Another argument that keeps coming up is that the wind farm, if developed at Cape Wind in Nantucket Sound in the coastal waters off Cape Cod would kill many thousands of birds every year. The entire base of the argument is based on the large number of birds that are killed in another wind farm location and that is in Altamont Pass, which is in California. The California-based wind farm has killed many thousands in the twenty years or so since they were first built. At the same time, it is invalid to stretch the arguments of the bird killings that take place in Altamont Pass to Nantucket. It is somewhat like having fault lines in one location which affects construction, and extending the same argument for stopping of construction in another separate area. The two sites are quite different and Nantucket Sound is in the coastal waters off Cape Cod, while Altamont Pass is a rolling stretch of dry grassland situated east of San Francisco. There are not very many similarities between the two places except that there are many thousands of turbines in Altamont Pass and there is a proposal to have 130 wind turbines in Nantucket Sound. There are also some basic differences between the two areas and while Altamont Pass provides for land-based wind turbines, the wind turbines for Nantucket Sound would be based on water. This would also be the first water-based wind turbines in United States. (Coleman, 2005)
There are also many other differences and the most important among them is that many of the wind turbines in Altamont Pass are very old by today's standards and thus also inefficient by today's standards. This is leading to their being replaced slowly by taller machines which have the blades at higher levels from the ground. Thus it is probably not fair to compare the two locations for wind turbines, and it may be more appropriate to compare the situation of Nantucket Sound with the offshore wind farms which exist in Europe. In June of the current year, the results of a six-year radar study of avian impacts from offshore wind turbines were published, and this was the first such study. The concerned researchers were Mark Desholm and Johnny Kahlert who based their study on the effects of 72 wind turbines being used in Nysted off Southern Denmark. Their study began in 1999 when the project for the wind farm was still being planned and the 360-foot high turbines were first operational in December 2003.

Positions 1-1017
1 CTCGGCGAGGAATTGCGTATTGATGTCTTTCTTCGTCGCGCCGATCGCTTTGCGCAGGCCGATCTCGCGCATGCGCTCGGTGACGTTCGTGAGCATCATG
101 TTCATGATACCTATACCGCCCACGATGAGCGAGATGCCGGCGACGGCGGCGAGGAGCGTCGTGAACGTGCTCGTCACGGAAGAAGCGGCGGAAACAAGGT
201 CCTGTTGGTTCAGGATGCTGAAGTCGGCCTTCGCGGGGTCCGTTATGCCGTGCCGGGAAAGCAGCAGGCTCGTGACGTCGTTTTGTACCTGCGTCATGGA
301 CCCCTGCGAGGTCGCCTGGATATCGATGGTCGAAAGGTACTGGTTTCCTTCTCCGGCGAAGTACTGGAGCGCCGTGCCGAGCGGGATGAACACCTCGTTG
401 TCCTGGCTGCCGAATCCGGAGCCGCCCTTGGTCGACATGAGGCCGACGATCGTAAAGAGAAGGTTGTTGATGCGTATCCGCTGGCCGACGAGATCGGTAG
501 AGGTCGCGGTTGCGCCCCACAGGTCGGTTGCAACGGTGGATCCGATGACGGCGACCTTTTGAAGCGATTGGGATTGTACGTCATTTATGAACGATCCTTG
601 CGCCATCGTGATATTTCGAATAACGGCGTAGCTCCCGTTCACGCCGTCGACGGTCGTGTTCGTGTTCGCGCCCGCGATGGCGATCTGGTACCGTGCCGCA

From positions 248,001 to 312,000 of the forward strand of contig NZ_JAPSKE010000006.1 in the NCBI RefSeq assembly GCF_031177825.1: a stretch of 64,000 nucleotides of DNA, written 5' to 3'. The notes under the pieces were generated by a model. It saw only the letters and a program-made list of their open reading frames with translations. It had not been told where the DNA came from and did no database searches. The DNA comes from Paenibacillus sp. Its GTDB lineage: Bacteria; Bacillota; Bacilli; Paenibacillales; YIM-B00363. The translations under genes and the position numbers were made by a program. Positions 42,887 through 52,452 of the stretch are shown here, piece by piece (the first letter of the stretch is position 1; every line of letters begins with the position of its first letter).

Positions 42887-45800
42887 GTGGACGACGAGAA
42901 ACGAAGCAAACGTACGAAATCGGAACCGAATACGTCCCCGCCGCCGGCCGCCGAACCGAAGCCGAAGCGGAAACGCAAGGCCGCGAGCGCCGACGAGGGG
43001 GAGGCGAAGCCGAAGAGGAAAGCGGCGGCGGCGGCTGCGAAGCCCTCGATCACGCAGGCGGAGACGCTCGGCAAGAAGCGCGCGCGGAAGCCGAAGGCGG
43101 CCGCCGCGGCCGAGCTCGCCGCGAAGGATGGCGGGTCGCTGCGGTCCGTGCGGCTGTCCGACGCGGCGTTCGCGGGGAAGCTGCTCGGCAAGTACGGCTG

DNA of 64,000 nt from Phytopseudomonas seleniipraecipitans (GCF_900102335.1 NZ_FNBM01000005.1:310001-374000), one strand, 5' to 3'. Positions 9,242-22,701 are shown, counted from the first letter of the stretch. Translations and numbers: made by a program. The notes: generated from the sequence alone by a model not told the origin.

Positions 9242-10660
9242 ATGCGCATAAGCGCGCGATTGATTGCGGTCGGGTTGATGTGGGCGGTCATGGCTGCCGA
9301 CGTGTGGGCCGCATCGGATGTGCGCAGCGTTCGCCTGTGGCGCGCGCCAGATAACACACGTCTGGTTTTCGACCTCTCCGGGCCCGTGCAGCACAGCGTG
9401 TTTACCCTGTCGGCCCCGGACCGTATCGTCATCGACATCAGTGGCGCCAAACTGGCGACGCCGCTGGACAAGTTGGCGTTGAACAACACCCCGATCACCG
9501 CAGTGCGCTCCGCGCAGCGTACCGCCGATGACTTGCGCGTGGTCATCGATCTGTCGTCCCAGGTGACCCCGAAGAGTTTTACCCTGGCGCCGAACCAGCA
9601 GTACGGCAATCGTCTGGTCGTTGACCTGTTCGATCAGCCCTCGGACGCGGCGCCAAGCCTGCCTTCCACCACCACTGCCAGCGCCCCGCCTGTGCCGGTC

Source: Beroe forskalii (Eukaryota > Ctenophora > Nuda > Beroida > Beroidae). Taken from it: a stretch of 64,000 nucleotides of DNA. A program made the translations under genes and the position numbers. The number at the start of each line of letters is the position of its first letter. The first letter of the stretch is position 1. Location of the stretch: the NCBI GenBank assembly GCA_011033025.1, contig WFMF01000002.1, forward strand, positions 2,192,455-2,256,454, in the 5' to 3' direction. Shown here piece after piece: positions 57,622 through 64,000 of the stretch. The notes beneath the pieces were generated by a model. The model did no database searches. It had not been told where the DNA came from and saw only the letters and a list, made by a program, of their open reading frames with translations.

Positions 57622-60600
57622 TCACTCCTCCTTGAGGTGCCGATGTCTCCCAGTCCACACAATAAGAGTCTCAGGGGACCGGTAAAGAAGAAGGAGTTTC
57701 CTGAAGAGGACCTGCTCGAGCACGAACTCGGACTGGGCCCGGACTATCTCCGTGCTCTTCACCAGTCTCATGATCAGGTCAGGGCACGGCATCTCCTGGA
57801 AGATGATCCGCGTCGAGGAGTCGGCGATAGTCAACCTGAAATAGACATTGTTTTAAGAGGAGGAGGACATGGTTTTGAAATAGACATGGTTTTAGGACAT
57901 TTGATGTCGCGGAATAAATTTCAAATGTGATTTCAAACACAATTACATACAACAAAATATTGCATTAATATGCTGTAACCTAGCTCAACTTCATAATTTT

Thus there was a four-year time gap between the beginning of the research and the wind farm, and this permitted the research team to fully study the habits of the birds. According to the report, less than 1% of the ducks and geese are at any time in a position to get hit by the wind turbines. The birds become rapidly aware of the blades of the turbines and remain at greater distances from them during night and this reduces further their risks of getting hit. In their study it was seen that less than 1% of the birds ever got into a position where they were likely to be hit by the turbines. Of course like all other good research, there were certain limitation to the research which was pointed out by the researchers themselves - the data was based on the first year of operation of the wind power generation, boats were moving to the turbines for maintenance and this could have affected the behavior of the birds and the type of birds were eider ducks and geese which also could have some effects. (Coleman, 2005) Thus the problems wind turbines having a high effect on birds of the area does not seem likely.
The real reason for bird deaths
There have also been trips to the same wind farm near Nysted on boats. The physical visit confirmed that while there were a large number of birds at a distance away from the farm, there were very few birds close to the farm. Within the farm, even when birds were seen, they were seen to clearly avoid the turbines. The seafarers of the area said that they were not aware of any birds being killed by the turbines, and they feel that the turbines have become some sort of a beacon to the birds in the area. On the other hand, the United States Government Accountability Office report on September 19 urges federal officials to take a more direct and active role in situating farms in an area where there are also fewer chances of them being hit by the turbines. At the same time, the report also mentions that millions of birds are being killed by hitting buildings and towers, consumption of pesticides and attacks by feral and domestic cats. Even in the sea the birds face a high threat from heavy oil that is being carried in barges and that oil regularly spills off into the ocean and that result in the death of many terns, gulls and other birds. (Coleman, 2005)
In totality it may be said that the major cause for death of birds is the destruction…